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Newport Schools Launch New Mental Health Service for Students, Parents

Newport Independent Schools launched a new mental health service program designed to assist students and their parents.

The Parent Empowerment Program provides support to parents of students who receive counseling and therapy services through the school district. It aims to offer parents opportunities for them to meet and work directly with the therapist that supports their child.

The Newport Board of Education supported Superintendent Tony Watts as he assembled resources, hired staff, and developed the structure needed for students to receive therapy at the school they attend.  

“Schools and parents are best served if everyone is on the same team,” said Newport School Psychologist Elizabeth Dalzell. “The Newport schools are working to foster strong relationships between the district and the community it serves. Students are a school’s most precious commodity, and we all recognized that it takes a village to adequately attend to and raise our children to be productive adults.” 

“Mental health is vital in a student’s success, especially today,” said District Mental Health Clinician Tabetha Marsh. “Parents and guardians play a crucial role in the physical and emotional development of their children, and it is important that these individuals also are involved with their child's mental health treatment”. 

“Children's whose parents are engaged in their treatment have a higher commitment and are more likely to complete treatment,” Marsh said. “It is vital for parents and guardians to have support and realize they are not alone. The goal is to serve the students and their parents to make them more successful.”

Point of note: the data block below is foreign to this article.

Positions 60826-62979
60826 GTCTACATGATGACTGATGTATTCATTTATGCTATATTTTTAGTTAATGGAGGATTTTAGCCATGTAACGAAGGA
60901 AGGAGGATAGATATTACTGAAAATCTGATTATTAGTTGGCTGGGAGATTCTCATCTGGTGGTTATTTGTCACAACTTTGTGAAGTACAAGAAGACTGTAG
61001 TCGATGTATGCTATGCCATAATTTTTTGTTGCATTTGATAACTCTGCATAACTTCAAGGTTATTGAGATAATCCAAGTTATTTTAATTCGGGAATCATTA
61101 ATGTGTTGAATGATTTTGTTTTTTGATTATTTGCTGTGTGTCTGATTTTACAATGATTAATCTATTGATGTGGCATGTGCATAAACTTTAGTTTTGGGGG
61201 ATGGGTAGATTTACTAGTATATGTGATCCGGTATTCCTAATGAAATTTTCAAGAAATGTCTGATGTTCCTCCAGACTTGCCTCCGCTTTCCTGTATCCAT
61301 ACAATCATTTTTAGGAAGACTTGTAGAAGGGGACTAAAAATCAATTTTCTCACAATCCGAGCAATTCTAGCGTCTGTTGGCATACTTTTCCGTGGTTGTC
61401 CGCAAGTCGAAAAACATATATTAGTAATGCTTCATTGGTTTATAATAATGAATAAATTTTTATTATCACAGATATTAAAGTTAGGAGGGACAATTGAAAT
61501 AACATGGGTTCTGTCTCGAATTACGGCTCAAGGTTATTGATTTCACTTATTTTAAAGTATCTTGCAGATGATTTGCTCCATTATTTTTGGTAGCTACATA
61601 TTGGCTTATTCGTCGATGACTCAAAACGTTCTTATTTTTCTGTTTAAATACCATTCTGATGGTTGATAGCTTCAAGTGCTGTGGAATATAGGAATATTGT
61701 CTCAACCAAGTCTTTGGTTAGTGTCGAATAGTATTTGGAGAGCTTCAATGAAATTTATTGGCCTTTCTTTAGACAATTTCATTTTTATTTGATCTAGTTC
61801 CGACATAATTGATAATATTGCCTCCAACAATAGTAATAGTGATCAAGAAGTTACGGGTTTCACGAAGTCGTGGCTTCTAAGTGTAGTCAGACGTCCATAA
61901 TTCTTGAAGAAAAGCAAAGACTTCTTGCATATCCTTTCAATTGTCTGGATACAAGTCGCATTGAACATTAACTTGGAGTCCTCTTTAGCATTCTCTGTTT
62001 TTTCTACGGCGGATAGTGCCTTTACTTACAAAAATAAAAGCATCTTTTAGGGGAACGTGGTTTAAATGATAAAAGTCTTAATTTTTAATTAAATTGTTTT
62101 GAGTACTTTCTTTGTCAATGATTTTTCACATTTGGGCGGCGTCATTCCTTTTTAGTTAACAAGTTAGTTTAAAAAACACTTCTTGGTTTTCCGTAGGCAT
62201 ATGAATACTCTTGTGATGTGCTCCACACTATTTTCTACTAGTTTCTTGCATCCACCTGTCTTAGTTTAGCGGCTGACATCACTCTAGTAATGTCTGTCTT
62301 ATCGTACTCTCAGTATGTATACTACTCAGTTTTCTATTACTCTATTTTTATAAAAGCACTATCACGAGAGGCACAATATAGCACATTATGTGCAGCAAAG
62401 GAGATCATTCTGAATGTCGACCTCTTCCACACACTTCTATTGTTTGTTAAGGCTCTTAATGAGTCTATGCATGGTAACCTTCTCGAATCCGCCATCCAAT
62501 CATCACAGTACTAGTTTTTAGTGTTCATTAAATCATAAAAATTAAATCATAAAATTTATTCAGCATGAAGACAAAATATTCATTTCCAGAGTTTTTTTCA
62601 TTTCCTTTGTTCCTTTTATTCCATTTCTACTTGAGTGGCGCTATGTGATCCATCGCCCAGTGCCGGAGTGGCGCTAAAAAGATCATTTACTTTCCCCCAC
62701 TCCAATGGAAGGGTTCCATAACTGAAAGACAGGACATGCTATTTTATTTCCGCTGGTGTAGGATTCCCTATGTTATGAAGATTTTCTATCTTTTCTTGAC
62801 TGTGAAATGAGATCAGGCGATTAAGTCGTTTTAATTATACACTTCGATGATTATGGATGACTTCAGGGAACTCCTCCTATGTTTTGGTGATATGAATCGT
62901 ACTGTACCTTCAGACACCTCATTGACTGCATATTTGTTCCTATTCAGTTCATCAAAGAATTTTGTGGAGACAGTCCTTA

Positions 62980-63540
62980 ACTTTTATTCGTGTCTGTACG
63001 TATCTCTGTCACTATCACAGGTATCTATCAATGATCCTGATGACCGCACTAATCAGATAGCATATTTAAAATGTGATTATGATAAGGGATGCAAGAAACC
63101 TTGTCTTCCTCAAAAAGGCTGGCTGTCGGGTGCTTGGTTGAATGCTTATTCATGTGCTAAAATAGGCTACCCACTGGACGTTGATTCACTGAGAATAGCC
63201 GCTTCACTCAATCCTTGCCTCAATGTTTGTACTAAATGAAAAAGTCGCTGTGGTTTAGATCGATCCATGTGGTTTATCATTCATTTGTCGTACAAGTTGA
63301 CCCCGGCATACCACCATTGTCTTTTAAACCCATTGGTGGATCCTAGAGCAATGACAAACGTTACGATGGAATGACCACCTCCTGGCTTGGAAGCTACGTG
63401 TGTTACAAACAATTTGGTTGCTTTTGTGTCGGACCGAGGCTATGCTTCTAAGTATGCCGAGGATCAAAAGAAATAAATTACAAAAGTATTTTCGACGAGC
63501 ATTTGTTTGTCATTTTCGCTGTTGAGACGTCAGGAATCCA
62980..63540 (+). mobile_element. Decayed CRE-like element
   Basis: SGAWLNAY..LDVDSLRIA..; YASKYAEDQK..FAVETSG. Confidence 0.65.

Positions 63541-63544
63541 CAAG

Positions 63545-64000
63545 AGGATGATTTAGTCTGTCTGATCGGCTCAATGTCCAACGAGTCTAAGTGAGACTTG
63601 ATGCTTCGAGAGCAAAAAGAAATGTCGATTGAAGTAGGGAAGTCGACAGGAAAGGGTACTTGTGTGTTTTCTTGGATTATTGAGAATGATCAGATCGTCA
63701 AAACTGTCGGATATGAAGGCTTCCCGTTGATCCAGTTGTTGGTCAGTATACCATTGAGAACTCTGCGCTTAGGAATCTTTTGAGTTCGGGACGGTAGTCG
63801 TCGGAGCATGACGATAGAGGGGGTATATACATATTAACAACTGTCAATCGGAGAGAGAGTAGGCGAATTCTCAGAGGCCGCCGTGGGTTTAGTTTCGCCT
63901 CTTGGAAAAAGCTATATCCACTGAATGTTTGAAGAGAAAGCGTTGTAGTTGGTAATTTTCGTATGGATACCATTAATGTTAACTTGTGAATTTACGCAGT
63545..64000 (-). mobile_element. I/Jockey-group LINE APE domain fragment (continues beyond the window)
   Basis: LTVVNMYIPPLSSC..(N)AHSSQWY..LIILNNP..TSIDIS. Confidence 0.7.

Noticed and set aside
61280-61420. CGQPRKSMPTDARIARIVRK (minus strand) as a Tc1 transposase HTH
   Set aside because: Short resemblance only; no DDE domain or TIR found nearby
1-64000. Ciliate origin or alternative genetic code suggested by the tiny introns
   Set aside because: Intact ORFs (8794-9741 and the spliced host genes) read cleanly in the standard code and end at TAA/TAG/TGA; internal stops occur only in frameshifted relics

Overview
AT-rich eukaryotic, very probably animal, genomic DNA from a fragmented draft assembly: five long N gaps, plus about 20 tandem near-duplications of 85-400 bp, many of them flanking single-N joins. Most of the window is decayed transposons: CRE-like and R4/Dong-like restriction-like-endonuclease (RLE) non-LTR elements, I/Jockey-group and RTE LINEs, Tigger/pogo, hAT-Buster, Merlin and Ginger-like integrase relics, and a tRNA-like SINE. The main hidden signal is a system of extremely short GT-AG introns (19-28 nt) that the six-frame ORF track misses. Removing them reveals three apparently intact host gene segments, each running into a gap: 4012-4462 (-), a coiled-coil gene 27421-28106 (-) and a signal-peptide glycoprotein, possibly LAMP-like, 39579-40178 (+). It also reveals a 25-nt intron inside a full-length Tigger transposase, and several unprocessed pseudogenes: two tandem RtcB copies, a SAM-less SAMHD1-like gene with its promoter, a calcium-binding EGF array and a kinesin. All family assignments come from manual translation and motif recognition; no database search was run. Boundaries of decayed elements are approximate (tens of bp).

The district reached out to parents to make them aware of PEP. Through the program, mental health clinicians will meet with students’ parents or guardians four times a year to provide them with resources and effective support. 

Parents will complete activities with the district’s mental health team, which will also send home activities and exercises that help foster family engagement. 

“Parents are experts on their children,” said mental health clinician Jacquelyn Scruggs. “We really appreciate and value their advice, which helps us best meet the mental health needs of their student.  It is through this partnership that we come together and greatly support, encourage, uplift, and counsel children. Additionally, we want our parents to know that we not only provide therapeutic services to their children but are also sounding boards and support for their whole family.” 

Lisa Swanson, director of Exceptional Children, said the addition of the PEP to this year’s programming was inspired by a U.S. Department of Education Resource, Support Child and Student Social, Emotional, Behavioral and Mental Health Needs.

“Many children and students struggle with mental health challenges that impact their full access to and participation in learning, and these challenges are often misunderstood and can lead to behaviors that are inconsistent with school or program expectations,” according to the program’s executive summary. “The COVID-19 global pandemic intensified these challenges, accelerating the need to provide school-based mental health support and leverage our accumulated knowledge about how to provide nurturing educational environments to meet the needs of our nation’s youth.” 

While PEP was not started because of COVID, the mental health toll the pandemic has taken on many students, parents, guardians and families has made the program timely, necessary and welcome.  

“The coronavirus pandemic added much anxiety and isolation to people’s lives,” Scruggs said. “While we’ve had to physically distance from each other, we want families to know that we are here for them and available to listen and help meet their family’s needs.” 

“It’s a great time to be a Wildcat,” said Swanson. “The Parent Engagement Program is an example of how Newport Ind. Schools is responsive to our student’s mental health needs. We are committed to our mission of partnering with families and the community to nurture, educate, and instill core values in all students to ensure they reach their fullest potential.”  

-Staff report